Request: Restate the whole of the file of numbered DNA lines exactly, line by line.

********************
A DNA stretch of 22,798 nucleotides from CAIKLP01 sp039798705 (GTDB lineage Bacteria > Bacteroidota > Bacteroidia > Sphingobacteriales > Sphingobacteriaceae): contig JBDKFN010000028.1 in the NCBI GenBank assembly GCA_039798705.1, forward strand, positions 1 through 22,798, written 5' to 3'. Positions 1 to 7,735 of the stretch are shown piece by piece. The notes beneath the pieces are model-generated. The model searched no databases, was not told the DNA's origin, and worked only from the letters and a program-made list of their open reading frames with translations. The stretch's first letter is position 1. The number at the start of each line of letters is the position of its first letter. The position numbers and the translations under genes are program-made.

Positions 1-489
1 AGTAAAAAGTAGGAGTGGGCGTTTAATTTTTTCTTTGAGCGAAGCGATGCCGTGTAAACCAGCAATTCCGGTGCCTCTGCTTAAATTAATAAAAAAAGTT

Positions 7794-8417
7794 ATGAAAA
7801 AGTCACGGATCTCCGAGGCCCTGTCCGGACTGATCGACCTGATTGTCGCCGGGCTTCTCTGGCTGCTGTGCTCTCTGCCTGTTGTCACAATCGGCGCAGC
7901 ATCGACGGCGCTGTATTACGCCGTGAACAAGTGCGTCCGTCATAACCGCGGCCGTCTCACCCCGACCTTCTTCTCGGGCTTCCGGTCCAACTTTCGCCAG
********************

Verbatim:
A DNA stretch of 22,798 nucleotides from CAIKLP01 sp039798705 (GTDB lineage Bacteria > Bacteroidota > Bacteroidia > Sphingobacteriales > Sphingobacteriaceae): contig JBDKFN010000028.1 in the NCBI GenBank assembly GCA_039798705.1, forward strand, positions 1 through 22,798, written 5' to 3'. Positions 1 to 7,735 of the stretch are shown piece by piece. The notes beneath the pieces are model-generated. The model searched no databases, was not told the DNA's origin, and worked only from the letters and a program-made list of their open reading frames with translations. The stretch's first letter is position 1. The number at the start of each line of letters is the position of its first letter. The position numbers and the translations under genes are program-made.

Positions 1-489
1 AGTAAAAAGTAGGAGTGGGCGTTTAATTTTTTCTTTGAGCGAAGCGATGCCGTGTAAACCAGCAATTCCGGTGCCTCTGCTTAAATTAATAAAAAAAGTT

Positions 7794-8417
7794 ATGAAAA
7801 AGTCACGGATCTCCGAGGCCCTGTCCGGACTGATCGACCTGATTGTCGCCGGGCTTCTCTGGCTGCTGTGCTCTCTGCCTGTTGTCACAATCGGCGCAGC
7901 ATCGACGGCGCTGTATTACGCCGTGAACAAGTGCGTCCGTCATAACCGCGGCCGTCTCACCCCGACCTTCTTCTCGGGCTTCCGGTCCAACTTTCGCCAG